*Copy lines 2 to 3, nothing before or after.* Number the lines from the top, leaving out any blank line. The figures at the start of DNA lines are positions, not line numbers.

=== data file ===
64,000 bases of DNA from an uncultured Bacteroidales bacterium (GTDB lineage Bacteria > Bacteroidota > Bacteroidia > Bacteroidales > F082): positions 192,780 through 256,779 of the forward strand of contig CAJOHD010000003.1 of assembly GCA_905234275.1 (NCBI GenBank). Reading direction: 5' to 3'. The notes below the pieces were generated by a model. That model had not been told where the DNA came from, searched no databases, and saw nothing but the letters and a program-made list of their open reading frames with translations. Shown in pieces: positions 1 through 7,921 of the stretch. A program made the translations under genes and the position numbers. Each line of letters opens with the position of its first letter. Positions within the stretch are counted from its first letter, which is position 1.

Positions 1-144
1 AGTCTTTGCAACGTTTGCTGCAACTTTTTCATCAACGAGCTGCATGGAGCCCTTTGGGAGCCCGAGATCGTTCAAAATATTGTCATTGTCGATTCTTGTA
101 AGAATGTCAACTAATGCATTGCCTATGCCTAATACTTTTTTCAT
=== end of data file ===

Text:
Positions 1-144
1 AGTCTTTGCAACGTTTGCTGCAACTTTTTCATCAACGAGCTGCATGGAGCCCTTTGGGAGCCCGAGATCGTTCAAAATATTGTCATTGTCGATTCTTGTA